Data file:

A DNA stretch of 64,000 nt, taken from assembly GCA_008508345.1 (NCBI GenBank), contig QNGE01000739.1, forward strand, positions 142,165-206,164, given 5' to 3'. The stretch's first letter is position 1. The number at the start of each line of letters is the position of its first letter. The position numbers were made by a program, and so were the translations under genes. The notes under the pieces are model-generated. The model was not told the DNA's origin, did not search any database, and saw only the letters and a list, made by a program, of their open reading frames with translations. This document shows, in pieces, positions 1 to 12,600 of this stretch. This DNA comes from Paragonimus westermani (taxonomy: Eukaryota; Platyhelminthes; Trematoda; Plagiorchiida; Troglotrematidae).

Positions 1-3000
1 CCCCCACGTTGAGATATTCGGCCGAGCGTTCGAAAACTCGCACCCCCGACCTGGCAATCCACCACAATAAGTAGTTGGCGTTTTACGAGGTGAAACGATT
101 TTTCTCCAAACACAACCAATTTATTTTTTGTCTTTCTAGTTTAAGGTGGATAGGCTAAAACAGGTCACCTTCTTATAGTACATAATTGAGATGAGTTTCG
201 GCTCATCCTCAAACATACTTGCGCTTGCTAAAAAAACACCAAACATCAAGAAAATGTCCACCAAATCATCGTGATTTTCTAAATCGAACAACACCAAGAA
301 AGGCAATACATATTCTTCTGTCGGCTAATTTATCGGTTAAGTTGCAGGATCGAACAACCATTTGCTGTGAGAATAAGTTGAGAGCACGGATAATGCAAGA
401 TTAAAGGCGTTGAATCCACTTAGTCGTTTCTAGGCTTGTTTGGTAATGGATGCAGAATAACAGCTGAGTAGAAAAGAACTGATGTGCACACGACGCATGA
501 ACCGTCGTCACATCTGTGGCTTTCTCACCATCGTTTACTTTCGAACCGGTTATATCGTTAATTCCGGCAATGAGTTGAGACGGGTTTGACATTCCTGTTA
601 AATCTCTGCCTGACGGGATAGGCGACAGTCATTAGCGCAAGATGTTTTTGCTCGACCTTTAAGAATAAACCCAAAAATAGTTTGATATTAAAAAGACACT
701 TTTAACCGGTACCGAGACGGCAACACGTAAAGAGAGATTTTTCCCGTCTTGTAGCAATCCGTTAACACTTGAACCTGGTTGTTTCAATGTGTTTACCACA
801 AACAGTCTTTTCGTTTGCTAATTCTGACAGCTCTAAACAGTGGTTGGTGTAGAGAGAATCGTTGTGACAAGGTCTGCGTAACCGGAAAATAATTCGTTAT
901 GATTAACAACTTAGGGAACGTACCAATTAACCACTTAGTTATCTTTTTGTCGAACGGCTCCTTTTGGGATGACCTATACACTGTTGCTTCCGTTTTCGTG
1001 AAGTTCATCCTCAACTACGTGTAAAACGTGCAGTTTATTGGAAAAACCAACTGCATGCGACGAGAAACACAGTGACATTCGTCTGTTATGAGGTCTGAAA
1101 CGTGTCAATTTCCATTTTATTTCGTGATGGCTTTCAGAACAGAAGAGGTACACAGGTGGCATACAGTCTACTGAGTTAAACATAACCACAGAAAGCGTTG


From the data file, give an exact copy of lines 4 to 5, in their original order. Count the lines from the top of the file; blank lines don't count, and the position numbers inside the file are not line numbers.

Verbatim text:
101 TTTCTCCAAACACAACCAATTTATTTTTTGTCTTTCTAGTTTAAGGTGGATAGGCTAAAACAGGTCACCTTCTTATAGTACATAATTGAGATGAGTTTCG
201 GCTCATCCTCAAACATACTTGCGCTTGCTAAAAAAACACCAAACATCAAGAAAATGTCCACCAAATCATCGTGATTTTCTAAATCGAACAACACCAAGAA